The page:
Jupiter Inlet Snafu

Publish date:

The 400-foot-wide Jupiter Inlet is considered among the most dangerous paths to the ocean for Floridians.

An annual dredging by the U.S. Army Corps of Engineers helps to control dangerous shoaling — only this year, the scheduled dredging has yet to occur.

Chalk it up to bad timing.

As officials from the Jupiter Inlet District — the Palm Beach County, Fla., taxing authority that is responsible for overseeing the inlet’s maintenance — reviewed permits and plans for the scheduled dredging late last year, one noticed that permits had expired two years earlier, according to the Palm Beach Post.

The district had reapplied in February but as plans began to take shape, the Covid-19 pandemic and subsequent shutdowns caused the dredging to be moved to the fall.

Joseph Chaison, executive director for the district, said that the inlet’s sand trap — a manmade channel used to collect sediment and ensure a navigable path to sea — has beefed up drastically since last fall and now contains about 90,000 cubic yards as of spring.


In comparison, past dredging projects generally remove about 60,000 cubic yards.

Until the dredging takes place this fall, a mariner’s notice will likely remain in place warning of shoaling and low spots over the sand trap.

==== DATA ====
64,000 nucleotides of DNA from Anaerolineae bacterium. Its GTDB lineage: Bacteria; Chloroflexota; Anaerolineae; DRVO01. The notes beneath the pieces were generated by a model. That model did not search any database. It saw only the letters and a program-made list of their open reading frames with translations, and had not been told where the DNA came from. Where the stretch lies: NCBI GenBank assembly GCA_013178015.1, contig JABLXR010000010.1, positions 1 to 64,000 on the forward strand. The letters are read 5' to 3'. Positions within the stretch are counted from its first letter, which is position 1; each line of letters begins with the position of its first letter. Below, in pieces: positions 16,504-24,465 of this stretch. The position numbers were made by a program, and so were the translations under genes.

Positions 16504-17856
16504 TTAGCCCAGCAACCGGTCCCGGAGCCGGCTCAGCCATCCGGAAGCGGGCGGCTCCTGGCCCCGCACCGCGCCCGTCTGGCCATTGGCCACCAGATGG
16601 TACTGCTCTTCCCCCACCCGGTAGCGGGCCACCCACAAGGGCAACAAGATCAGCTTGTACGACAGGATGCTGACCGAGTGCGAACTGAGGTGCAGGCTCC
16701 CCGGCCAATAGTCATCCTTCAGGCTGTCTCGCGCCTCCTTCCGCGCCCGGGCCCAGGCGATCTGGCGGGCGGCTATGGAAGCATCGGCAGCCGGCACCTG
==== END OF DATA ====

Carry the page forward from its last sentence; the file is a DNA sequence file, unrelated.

There’s also the question of what to do with the dredged materials.

“The worry was ... there’s no room to place this material,” Chaison said. “That was a real possibility. It was still a concern for the spring. The beach is really full right now.”

The dredge is now scheduled for the fall. 


Siren’s 3 Series Receives NMEA 2000 Certification

The Internet of Things technology allows OEMs and other stakeholders to receive such data as engine metrics, fault codes and service requirements.

Galeon Launches Outboard Series

The first model in the series, the 325 GTO, will be powered by twin 350-hp Mercury Verados.

We Have Liftoff

Foil-equipped powerboats are poised to enter the mainstream recreational marine market.

Scania to Power Demo Viking 46

The Swedish engine manufacturer will use the boat in tournaments and other events to showcase its power options to the U.S. market.

Quick Hits: January 20, 2021

ShoreMaster, HydroHoist and Neptune rebranded as Waterfront Brands; Boats Group acquires more European brokerage sites; and Gill Fishing partners with rgyr agency.

Should You Require Employee Vaccinations?

With the Covid vaccines becoming more readily available, it’s a topic that’s worth addressing now.

Parker Sponsors ‘Journey for a Cause’

An Indiana college student will embark on a 10-day passage from the Ohio River to the Gulf of Mexico to highlight inclusion and fishing.

With Great Power Comes Great Challenges

Today’s high-horsepower outboards are heavy, and produce prodigious power and torque — three factors that boatbuilders must balance.

Guy Harvey Foundation Awards Scholarships

The inaugural Legacy Scholarship went to four Florida high school seniors who are attending Nova Southeastern University.